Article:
Luncheon Featuring Jim Gilio From Myman Greenspan Fineman Fox Rosenberg & Light
Monday, October 31
12:45 - 1:45 pm ~ Room 105
Mr. Gilio has broad experience working in communications, entertainment and law. He currently works at Myman Greenspan Fineman Fox Rosenberg & Light, a leading entertainment boutique law firm representing writers, actors, producers and directors in all aspects of entertainment transactional law. Previously, Mr. Gilio worked in national politics, as the Recovery Act Press Secretary for President Obama, he helped to design traditional and new media press rollouts and spoke on-the-record with national and local press. He also managed ads and polling for the western United States on the Obama for America campaign, and was Deputy Creative Director for President Obama’s presidential inaugural committee. Mr. Gilio previously practiced at Stroock and Stroock and Lavan, and graduated from Loyola Law School and the University of Redlands. Mr. Gilio will talk about his practice as a talent attorney and the role of talent representation in entertainment transactions generally. Lunch will be served.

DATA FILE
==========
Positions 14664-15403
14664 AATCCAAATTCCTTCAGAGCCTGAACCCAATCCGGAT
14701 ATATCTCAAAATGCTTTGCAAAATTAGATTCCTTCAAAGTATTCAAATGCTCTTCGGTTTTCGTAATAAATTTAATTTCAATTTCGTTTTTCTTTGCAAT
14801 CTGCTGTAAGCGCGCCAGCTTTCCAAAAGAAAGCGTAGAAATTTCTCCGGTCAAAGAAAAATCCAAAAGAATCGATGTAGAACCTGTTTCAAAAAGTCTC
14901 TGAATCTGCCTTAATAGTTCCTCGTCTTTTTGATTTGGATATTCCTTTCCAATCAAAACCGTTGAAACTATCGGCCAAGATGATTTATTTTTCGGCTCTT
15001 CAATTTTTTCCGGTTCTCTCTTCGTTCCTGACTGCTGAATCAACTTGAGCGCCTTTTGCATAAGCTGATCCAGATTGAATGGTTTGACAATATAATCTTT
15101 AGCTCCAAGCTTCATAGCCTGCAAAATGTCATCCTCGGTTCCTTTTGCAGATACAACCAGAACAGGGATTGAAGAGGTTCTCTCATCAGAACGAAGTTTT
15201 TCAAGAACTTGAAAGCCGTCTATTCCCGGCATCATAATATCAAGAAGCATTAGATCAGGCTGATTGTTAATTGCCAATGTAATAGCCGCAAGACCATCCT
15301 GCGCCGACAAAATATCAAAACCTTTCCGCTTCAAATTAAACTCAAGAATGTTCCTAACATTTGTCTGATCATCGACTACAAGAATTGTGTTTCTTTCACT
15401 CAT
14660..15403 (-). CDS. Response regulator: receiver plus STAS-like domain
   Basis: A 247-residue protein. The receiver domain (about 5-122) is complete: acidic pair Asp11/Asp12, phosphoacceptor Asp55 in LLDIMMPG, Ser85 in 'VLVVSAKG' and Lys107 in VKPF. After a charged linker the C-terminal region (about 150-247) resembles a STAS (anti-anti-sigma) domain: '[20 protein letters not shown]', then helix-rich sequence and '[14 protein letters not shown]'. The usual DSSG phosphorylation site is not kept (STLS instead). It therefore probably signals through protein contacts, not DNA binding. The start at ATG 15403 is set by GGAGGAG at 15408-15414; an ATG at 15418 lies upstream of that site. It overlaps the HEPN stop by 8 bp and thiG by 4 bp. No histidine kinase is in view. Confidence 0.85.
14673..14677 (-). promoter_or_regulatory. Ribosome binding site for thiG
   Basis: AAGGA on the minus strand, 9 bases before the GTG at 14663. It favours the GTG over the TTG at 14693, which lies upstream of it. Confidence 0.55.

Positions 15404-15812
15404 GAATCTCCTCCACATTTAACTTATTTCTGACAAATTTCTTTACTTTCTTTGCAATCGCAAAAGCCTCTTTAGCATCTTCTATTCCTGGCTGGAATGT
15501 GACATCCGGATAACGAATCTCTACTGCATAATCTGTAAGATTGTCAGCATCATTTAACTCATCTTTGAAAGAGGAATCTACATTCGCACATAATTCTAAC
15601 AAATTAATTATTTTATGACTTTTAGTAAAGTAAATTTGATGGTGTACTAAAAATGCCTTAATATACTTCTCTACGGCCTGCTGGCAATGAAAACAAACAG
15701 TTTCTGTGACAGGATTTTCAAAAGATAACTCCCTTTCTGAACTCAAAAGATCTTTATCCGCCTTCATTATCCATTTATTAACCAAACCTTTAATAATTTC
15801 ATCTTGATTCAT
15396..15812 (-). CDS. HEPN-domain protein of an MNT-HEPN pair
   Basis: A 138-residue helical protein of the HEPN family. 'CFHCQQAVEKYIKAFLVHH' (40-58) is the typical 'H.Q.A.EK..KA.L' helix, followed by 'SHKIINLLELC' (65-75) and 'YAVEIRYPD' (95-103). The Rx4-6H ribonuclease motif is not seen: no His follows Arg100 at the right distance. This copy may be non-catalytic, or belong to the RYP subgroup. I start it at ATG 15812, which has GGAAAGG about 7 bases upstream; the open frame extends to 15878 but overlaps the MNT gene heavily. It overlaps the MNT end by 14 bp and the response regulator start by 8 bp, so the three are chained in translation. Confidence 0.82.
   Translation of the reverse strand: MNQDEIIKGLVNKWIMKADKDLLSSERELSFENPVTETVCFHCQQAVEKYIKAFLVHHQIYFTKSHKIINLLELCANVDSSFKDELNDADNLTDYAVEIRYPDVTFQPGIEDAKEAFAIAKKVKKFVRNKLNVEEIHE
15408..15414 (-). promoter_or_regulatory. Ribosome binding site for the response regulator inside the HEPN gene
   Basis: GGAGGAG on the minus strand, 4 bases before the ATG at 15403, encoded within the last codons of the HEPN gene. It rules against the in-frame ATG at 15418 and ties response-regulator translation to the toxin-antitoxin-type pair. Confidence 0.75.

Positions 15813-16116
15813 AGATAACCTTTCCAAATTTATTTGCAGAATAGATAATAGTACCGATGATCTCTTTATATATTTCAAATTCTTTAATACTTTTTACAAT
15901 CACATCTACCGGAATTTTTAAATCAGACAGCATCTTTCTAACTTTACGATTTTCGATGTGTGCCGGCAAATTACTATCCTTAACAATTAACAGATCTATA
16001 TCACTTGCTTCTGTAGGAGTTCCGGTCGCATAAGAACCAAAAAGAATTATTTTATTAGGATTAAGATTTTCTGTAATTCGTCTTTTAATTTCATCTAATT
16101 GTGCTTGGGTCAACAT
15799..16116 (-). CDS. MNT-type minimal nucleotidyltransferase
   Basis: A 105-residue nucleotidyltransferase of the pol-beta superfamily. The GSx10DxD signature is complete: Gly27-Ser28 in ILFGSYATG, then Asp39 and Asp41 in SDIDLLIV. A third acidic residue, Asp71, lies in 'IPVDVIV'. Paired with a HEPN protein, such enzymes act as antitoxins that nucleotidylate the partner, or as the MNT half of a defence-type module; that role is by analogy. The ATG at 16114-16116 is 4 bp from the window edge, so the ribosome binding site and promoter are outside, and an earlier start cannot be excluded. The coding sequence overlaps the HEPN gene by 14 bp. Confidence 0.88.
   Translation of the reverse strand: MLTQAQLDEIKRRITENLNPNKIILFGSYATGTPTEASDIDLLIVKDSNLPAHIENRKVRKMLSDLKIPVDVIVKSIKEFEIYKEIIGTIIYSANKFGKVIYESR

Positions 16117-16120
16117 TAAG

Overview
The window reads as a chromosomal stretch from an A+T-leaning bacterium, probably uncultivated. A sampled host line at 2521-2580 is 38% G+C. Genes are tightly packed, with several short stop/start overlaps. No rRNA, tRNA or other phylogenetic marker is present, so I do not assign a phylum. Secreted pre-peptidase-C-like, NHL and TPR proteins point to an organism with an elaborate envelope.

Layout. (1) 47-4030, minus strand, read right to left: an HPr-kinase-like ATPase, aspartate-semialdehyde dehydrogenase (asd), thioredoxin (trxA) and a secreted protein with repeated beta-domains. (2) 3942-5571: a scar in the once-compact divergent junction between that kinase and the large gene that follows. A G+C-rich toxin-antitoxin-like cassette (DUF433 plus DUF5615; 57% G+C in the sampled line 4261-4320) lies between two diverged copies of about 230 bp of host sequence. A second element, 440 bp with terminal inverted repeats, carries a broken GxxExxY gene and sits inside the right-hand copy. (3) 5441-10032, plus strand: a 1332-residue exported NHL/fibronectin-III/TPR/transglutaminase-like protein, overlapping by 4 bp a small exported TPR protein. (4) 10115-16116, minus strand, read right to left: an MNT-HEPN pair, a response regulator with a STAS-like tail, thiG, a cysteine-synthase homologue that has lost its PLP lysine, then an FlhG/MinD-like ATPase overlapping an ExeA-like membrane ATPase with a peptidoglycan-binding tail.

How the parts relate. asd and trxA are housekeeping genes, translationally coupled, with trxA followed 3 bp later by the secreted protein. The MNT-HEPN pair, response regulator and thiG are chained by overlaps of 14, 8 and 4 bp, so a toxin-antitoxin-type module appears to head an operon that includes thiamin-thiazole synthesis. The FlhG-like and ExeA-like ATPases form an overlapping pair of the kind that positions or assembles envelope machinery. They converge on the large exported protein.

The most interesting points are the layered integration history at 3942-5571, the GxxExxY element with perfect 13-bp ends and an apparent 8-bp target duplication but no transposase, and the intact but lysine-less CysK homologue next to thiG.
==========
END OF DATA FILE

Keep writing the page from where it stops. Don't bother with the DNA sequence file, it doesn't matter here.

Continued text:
Co-sponsored by the Berkeley Center For Law and Technology (BCLT), Sports & Entertainment Law Society (SELS), and the Berkeley Journal of Entertainment and Sports Law (BJSELS).
BCLT/BTLJ Law & Tech Lunch Speaker Series
Berkeley Law students can enjoy lunch while discussing developments in IP, patents, and technology with leading attorneys. Lunch is served for students staying through the entire presentation.
Tuesday, November 1
12:45 - 1:45 pm ~ Room 100
Morgan, Lewis & Bockius LLP
Speakers: Dion Bregman, Ahren Hsu-Hoffman, Dan Johnson, and Michael Lyons
Title: ActiveVideo v. Verizon - Keys to the Success and Lessons Learned
Come hear about the Virginia trial in which San Jose-based ActiveVideo Networks obtained a judgment for $115 million against Verizon Communications for infringement of four interactive television patents. The Court recently awarded supplemental damages, bringing the total judgment to nearly $140 Million.
This is one of the largest patent verdicts in the country this decade, and the single biggest in the U.S. District Court for the Eastern District of Virginia.